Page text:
Erin Striff, Associate Professor in the Department of English and Modern Languages in the College of Arts and Sciences, has been selected as the University of Hartford’s Distinguished Teaching Humanist for 2018-20.
Recipient of both an Innovations in Teaching and Learning Award in 2017 and an Outstanding Teaching Award in 2004, Striff teaches creative writing, drama, and literature. As the Distinguished Teaching Humanist, she will focus on storytelling in teaching and learning. She explains, “storytelling happens when we reflect upon, reframe and successfully communicate our experience to an audience. From a teaching perspective, this means building a narrative about why our subject matters, what skills we want students to develop, and how they might apply this knowledge. Storytelling can also give students the opportunity to find their own voice, whether through organizing their thoughts in an oral presentation, building a narrative in their writing, or analyzing and interpreting their own experience. Attention to our own stories and the stories of others builds knowledge, empathy and a common purpose in the classroom and in the University community as a whole.” As winner of numerous teaching grants and fellowships and as an invited speaker for several teaching workshops, Striff is well poised to lead these efforts.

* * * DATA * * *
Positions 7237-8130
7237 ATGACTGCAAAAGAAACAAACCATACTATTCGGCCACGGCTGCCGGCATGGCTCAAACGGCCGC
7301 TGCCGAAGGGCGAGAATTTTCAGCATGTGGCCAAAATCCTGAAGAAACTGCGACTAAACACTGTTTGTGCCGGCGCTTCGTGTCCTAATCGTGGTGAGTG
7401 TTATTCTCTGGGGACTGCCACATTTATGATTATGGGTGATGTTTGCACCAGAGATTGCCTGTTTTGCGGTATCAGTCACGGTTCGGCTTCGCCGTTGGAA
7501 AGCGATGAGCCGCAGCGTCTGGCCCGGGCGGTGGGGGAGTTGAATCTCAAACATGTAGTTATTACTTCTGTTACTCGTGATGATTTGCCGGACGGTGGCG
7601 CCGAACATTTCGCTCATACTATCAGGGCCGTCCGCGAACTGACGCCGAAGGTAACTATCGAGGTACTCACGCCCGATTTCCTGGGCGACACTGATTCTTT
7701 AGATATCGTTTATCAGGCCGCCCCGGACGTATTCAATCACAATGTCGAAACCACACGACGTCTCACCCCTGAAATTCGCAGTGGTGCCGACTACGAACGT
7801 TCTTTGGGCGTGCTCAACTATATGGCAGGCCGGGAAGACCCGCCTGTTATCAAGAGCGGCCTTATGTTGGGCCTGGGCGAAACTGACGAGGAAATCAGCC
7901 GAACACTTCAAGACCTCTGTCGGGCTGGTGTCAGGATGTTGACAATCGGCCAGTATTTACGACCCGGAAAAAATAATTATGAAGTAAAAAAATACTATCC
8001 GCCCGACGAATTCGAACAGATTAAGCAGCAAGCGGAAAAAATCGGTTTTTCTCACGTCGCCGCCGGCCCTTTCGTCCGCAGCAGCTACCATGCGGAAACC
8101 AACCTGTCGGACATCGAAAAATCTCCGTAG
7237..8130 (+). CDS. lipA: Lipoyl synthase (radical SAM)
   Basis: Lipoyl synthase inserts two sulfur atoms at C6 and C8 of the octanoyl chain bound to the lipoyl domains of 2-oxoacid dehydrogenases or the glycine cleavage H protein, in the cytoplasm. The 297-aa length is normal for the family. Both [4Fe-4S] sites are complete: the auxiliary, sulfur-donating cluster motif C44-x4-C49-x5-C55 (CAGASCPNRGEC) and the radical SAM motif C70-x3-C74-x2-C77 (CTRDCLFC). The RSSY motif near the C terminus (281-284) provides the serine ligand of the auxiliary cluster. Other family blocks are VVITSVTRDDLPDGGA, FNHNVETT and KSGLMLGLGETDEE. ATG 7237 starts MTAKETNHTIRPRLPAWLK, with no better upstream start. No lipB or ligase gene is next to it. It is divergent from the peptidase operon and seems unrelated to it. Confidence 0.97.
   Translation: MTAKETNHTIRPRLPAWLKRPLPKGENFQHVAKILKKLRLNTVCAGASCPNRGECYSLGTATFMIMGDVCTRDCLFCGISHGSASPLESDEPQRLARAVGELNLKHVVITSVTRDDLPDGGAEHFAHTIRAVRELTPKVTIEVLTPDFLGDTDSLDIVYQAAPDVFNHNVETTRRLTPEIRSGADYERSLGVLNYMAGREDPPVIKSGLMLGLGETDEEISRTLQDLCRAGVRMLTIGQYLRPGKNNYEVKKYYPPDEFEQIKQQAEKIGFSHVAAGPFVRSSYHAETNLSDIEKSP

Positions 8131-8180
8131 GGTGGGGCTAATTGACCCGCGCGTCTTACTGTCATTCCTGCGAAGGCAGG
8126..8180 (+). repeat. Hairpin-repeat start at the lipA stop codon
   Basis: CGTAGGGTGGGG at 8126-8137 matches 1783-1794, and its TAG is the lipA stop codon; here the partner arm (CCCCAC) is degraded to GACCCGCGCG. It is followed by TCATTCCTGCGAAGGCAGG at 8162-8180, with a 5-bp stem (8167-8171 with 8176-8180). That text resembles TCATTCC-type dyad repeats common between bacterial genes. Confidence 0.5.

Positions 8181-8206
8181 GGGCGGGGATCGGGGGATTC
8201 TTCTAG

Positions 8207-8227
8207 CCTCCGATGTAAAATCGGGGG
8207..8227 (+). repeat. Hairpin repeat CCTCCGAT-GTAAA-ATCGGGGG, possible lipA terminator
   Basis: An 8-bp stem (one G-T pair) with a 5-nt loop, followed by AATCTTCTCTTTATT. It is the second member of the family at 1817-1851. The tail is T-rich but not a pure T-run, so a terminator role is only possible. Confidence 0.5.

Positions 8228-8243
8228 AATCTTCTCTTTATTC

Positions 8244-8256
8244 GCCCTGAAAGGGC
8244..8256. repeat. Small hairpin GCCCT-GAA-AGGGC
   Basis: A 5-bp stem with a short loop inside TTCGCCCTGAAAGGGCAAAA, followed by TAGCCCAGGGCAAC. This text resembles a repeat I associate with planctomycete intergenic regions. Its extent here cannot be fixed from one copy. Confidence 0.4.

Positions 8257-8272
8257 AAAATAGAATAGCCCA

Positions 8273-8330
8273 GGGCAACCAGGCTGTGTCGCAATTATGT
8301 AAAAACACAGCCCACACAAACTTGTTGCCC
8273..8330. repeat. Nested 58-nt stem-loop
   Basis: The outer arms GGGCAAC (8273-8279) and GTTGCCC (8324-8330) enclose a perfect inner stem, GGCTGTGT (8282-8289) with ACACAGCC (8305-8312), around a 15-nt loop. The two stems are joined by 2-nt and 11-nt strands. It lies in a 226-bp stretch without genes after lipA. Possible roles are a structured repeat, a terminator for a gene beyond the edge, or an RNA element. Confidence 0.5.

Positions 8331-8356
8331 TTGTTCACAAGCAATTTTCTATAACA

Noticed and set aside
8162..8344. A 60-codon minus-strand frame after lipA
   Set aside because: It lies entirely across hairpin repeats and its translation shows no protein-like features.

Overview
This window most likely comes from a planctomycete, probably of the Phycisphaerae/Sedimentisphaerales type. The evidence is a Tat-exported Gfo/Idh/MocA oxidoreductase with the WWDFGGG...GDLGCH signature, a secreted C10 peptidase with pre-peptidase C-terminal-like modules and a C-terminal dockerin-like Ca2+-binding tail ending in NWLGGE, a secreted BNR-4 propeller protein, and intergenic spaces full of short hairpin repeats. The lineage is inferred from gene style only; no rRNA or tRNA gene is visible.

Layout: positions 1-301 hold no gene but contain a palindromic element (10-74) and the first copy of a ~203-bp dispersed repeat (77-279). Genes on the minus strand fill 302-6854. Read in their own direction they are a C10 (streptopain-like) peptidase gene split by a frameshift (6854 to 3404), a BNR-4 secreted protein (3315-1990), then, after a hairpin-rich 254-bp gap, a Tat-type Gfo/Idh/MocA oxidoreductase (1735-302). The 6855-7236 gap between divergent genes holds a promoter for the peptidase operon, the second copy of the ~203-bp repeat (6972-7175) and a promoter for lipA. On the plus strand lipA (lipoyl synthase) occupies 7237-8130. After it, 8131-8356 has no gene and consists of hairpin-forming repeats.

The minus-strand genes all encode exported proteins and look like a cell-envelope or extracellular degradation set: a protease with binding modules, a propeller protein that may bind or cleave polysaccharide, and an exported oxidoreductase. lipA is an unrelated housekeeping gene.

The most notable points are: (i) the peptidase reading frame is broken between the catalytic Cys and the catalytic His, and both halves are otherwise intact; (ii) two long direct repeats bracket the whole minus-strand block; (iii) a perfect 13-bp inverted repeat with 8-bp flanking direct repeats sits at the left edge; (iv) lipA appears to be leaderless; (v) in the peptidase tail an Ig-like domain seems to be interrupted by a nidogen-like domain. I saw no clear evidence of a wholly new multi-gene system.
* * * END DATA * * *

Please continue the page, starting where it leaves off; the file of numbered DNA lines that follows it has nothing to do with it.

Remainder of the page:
Striff’s fiction has appeared in Split Lit Magazine and *82 Review. She is also a playwright with two published plays; her work has been produced in several countries. Striff edited the book Performance Studies and has published a wide range of scholarly articles on theatre and performance. She has been accepted as a participant in the fiction workshop at the Sewanee Writers’ Conference this summer and she has twice been a fiction scholar at The Community of Writers at Squaw Valley.
According to A&S Dean Katherine Black, “The selection committee was particularly intrigued by Striff’s storytelling pedagogy and how it might be applied across disparate disciplines. Using a variety of innovative techniques, students learn not only how to articulate their own stories but also how to appreciate the perspectives of others. Such skills are more important now than ever before.”
The Distinguished Teaching Humanist(DTH) enlivens teaching and improves pedagogy in the humanities, and has considerable discretion and opportunity to innovate in the pursuit of this mission. The DTH conducts workshops on pedagogical issues of general concern for University of Hartford faculty, and consults with individual faculty members and observes their classes upon their request. In addition, the DTH provides leadership for the content and administration of all aspects of the Distinguished Visiting Professor program and partners with the Distinguished Visiting Professor to create the intellectual substance of the annual summer workshop.